Chiarot gets his old job back

Young blue-liner vows he’ll be better prepared this time around

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You can be sure it wasn’t one thing, one mistake, one brain cramp that pushed Ben Chiarot off the Winnipeg Jets’ starting six blue-liners.

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Hey there, time traveller!
This article was published 01/12/2015 (2442 days ago), so information in it may no longer be current.

You can be sure it wasn’t one thing, one mistake, one brain cramp that pushed Ben Chiarot off the Winnipeg Jets’ starting six blue-liners.

The cumulative effect of some of those events, however, caused the 24-year-old from Hamilton, Ont., to trend towards the press box in early November and in all, he sat out for nine November games, including the last seven.

“His play wasn’t where we hoped it would be,” Jets coach Paul Maurice said Tuesday. “And that was the reason he came out. He’ll get an opportunity to go back in and to get back to where we think he should be.”

Mike Deal / Winnipeg Free Press Winnipeg Jets' Ben Chiarot (7) during practice at MTS Centre Tuesday.

That could well be Wednesday when the Jets meet the Toronto Maple Leafs at the MTS Centre at 6:30 p.m.

Chiarot has worked the last two days of practice paired often with Dustin Byfuglien.

And he’s itching for the opportunity to prove himself once again.

“I’m obviously excited to get back in,” Chiarot said after Tuesday’s practice. “It’s been a hard lesson learned. Sitting out like that is no fun.

“I’m just excited to get back in.”

Chiarot was part of the organization’s rescue plan about this time last season. Recalled from the AHL’s St. John’s IceCaps with just one game of NHL experience the previous season, he surprised many with his sturdy and reliable defending spiced with some aggressiveness.

Interrupted by a broken hand from a fight, Chiarot appeared in 40 games for the Jets and averaged 17 minutes of ice time per outing.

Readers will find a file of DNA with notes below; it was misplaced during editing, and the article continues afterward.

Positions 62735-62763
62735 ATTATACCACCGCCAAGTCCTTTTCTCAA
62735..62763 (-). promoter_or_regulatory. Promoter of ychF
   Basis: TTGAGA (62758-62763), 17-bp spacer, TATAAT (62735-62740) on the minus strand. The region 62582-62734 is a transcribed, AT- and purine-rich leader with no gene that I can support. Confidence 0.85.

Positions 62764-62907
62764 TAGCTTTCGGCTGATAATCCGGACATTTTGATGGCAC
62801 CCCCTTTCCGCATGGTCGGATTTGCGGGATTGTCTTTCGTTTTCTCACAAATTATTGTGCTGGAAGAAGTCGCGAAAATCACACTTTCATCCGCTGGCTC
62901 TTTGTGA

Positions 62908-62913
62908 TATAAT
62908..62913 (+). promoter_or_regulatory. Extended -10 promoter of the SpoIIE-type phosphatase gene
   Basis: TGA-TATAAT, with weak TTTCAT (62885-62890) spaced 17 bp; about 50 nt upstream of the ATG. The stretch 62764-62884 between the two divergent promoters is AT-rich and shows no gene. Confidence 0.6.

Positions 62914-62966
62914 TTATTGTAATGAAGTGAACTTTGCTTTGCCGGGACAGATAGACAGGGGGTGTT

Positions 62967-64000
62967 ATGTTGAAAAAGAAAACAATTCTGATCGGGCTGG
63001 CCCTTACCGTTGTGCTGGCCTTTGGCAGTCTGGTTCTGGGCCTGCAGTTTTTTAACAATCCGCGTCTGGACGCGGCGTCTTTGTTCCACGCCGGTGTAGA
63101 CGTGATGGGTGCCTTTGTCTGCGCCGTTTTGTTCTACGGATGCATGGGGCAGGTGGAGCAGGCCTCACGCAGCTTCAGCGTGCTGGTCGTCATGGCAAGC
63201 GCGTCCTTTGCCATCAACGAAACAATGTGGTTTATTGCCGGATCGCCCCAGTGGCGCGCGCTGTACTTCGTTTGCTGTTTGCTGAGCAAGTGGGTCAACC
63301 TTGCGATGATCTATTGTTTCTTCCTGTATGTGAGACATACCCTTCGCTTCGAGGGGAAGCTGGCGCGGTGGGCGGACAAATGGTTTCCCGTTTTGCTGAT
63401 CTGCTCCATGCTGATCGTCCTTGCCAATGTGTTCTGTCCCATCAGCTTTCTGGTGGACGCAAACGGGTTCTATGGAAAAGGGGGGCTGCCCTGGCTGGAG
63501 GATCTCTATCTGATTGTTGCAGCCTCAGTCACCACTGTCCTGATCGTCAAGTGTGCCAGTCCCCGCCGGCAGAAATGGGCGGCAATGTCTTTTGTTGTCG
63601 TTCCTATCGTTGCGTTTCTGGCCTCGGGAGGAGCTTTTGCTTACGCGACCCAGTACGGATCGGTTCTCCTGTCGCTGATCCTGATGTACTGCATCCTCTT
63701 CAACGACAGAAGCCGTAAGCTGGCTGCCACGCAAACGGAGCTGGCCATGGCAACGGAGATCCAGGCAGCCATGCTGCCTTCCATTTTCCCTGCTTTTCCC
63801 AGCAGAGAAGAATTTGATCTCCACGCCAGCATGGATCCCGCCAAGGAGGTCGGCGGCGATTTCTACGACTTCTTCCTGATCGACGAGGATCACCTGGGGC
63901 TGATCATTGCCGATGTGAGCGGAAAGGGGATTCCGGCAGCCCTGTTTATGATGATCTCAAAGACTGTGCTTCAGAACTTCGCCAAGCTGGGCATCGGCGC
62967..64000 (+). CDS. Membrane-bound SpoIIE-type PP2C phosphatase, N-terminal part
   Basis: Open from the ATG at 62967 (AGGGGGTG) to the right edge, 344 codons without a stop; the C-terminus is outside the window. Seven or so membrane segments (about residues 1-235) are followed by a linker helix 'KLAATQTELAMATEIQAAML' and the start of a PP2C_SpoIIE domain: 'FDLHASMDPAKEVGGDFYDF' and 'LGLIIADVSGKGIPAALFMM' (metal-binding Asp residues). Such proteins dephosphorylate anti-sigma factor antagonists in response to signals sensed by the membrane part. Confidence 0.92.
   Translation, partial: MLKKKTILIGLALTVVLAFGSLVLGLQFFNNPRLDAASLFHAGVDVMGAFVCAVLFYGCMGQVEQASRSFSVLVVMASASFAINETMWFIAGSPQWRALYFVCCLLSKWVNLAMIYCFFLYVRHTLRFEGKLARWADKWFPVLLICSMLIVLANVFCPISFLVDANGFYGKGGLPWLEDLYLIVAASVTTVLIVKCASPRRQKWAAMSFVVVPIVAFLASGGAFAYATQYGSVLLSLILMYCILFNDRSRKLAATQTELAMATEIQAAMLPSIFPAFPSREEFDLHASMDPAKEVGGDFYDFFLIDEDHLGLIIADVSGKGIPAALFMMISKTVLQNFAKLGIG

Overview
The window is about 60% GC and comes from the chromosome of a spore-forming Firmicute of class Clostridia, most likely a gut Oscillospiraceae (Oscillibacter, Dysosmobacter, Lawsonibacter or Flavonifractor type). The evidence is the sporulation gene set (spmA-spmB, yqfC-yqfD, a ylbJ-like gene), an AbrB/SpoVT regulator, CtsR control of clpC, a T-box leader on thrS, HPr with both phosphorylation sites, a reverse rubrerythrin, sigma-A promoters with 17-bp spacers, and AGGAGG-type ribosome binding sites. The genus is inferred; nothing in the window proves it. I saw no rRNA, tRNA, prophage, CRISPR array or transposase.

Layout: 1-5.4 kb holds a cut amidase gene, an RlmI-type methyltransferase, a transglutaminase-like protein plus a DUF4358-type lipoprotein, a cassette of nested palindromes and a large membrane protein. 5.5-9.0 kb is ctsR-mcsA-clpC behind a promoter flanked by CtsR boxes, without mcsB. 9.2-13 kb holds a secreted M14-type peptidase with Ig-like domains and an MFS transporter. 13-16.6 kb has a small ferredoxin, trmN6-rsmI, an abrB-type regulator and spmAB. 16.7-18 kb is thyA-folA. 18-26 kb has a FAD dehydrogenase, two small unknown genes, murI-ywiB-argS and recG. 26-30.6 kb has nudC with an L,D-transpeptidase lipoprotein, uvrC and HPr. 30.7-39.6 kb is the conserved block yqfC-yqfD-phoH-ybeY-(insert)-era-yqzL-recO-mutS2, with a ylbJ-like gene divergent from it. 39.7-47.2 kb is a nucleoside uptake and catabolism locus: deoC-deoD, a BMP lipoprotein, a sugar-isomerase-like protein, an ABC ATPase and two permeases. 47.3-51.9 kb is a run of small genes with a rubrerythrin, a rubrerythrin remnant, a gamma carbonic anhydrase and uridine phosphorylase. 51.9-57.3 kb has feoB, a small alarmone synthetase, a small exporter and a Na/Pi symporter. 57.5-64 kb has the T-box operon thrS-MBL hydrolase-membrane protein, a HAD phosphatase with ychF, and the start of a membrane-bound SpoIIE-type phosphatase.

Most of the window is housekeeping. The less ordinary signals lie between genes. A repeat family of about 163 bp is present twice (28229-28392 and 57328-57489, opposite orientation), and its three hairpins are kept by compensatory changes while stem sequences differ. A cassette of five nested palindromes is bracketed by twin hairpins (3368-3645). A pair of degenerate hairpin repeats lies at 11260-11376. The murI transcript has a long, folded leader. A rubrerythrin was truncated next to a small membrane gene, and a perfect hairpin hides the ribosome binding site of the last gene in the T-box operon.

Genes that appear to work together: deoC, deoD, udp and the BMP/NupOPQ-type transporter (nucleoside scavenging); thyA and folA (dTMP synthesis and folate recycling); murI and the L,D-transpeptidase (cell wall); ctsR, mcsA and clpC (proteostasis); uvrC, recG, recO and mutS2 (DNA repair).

They weren’t small minutes, which is why expectations this season were clearly higher.

And not met.

“It’s the best league in the world. If you’re not bringing your A game, the next guy in line is,” Chiarot said. “There’s ups and downs to every season. It had been quite a long time since I had a down. When I came in last year it was pretty smooth sailing up until I broke my hand.

“There’s going to be ups and downs through careers and seasons and this is one of those times where things weren’t going to for you. The team was having a tough time as a group and it reflects on individuals, too.”

Only Chiarot’s play will reveal what lessons have been learned, but there was one comment that hints something will be different.

“I’ve found a new appreciation for practice and how you can treat every drill like it’s a game situation,” he said. “I find if you do that, and you can perfect it in practice, well, you can’t do anything in a game that you haven’t done already in practice so working on things in practice and treating it like a game is a good way to prepare yourself.”

Chiarot said he’s been neither scolded nor lectured during his time in the doghouse. The feedback, in fact, has been minimal.

“There’s not much to say when things aren’t going your way and you’re half a step off all over the ice,” he said. “Maybe it’s your focus, you’re 90 per cent of the way there but it’s the little things, preparing yourself.

“You see our leaders every day, the preparation they go through to make sure they’re ready and there’s a reason why they’re the best players. It’s because they do all the little things to prepare their bodies and get prepared every game for practice, games.

“That’s why they’re the top players.”

If Chiarot’s going back in, it’s likely into Adam Pardy’s recent spot.

Maurice said the decision about the timing of these moves is never about the player waiting and sitting.

“It’s not about the player out, ever, really,” the coach said. “The guy that’s in the lineup, whether it’s a forward, D or goaltender, has the opportunity stay in the lineup. What you want is the player that’s going in not to feel like if he makes one mistake, he’s coming out.

“Because they happen. So you don’t want that fear. You want the urgency that it brings but you don’t want the player afraid to play the game.

“I think this is true of younger players. They, at some point, learn the value of that opportunity, that getting back into the lineup isn’t just a given all the time, regardless of how they play.”

tim.campbell@freepress.mb.ca

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